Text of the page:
The studio lights and the flash’s modeling lamps were turned off. The flash button on the Broncolor flash generator was pressed to fire the strobe. I had determined that the flash would not be powerful enough to produce a good exposure in a single pop so to increase the exposure another stop I simply pressed the flash button twice which produced two flashes and doubled the exposure. The wake up button was then released and the picture was quickly saved to the computer where I could evaluate the image.

The Alpa camera interfaces will work with both the basic Novoflex Bellows (BALPRO) and also the more advanced version with Tilt and Shift features (BAPRO T/S). The tilt and shift provide fine focal plane adjustments for perspective as well as depth of field (Scheimpflug) corrections. In my test photograph, I wanted to change the focus plane from the flat watch face to a more angled plane in order to allow some of the watch components to also be sharp and let other components drift off with less detail. The bellows performed perfectly, with smooth adjustments and positive locks.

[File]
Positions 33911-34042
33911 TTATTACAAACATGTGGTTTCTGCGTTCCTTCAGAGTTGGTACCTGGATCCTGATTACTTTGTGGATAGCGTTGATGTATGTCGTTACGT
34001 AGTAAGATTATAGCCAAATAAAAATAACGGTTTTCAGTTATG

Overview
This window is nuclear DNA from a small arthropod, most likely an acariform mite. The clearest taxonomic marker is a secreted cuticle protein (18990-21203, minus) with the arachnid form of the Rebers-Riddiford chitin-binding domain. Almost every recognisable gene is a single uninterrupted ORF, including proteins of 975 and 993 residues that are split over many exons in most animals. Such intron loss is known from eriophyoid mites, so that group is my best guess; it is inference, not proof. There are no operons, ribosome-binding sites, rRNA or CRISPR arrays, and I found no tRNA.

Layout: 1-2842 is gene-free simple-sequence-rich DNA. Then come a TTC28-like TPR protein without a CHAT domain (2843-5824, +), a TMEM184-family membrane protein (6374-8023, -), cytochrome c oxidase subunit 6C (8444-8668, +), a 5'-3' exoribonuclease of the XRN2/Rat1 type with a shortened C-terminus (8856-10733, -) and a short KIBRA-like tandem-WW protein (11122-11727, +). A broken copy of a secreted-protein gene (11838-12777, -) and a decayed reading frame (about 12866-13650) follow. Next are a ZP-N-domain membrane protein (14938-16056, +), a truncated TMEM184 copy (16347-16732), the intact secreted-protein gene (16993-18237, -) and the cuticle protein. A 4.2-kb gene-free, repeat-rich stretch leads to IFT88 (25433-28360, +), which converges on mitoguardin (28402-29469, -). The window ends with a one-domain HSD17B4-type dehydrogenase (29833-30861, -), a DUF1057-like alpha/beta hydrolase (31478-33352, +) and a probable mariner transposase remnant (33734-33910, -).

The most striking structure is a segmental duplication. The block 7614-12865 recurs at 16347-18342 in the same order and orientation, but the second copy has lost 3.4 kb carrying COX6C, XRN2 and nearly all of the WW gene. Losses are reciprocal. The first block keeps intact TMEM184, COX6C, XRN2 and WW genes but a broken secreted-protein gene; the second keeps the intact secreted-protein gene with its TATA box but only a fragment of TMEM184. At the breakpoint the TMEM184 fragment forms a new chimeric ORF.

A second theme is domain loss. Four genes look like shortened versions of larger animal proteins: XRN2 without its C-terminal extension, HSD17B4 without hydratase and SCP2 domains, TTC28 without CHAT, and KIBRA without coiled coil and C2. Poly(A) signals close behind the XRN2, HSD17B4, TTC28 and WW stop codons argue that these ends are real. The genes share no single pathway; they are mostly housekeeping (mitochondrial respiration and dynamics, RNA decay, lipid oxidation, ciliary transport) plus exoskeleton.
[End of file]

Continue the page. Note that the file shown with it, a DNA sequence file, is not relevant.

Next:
Tilting the lens adjusted the focus plane on the subject but once this was done I also wanted to make a subtle composition change. With such a small subject, moving either the camera position or the subject would also change the very subtle lighting that had been set up for this photograph. The Novoflex bellows assisted here as well. I did not want to change the position of the lens in relationship to the subject yet I wanted to change the composition slightly. A shift feature is available on both the front and the rear standards of the bellows. A rear shift provided the small adjustment needed for the composition without moving the lens. The versatility of the system allowed me to accomplish my goal very rapidly. The final image is shown at the top of this article.

ALPA offers adapters for just about any combination of their Alpa configured lenses as well as their various camera bodies. Novoflex produces a vast variety of other adapters for just about any combination of lenses and cameras including a wide range of adapters for conventional enlarging lenses, copal 0 shutter mounted lenses, and even microscope objectives. The Alpa Bellows Integration offers digital back users even more flexibility than before, and should be considered by existing Alpa camera owners as well as photographers who want to explore new capabilities.

An interesting introductory system could be put together as simply as starting with an Alpa Back Adapter, Alpa/Novoflex FPS adapter, BALPRO T/S bellows, Novoflex PROCOPAL 0 recessed lens board and a normal focal length lens to produce an extremely portable view camera.

Share this:

Your Thoughts

Return to Top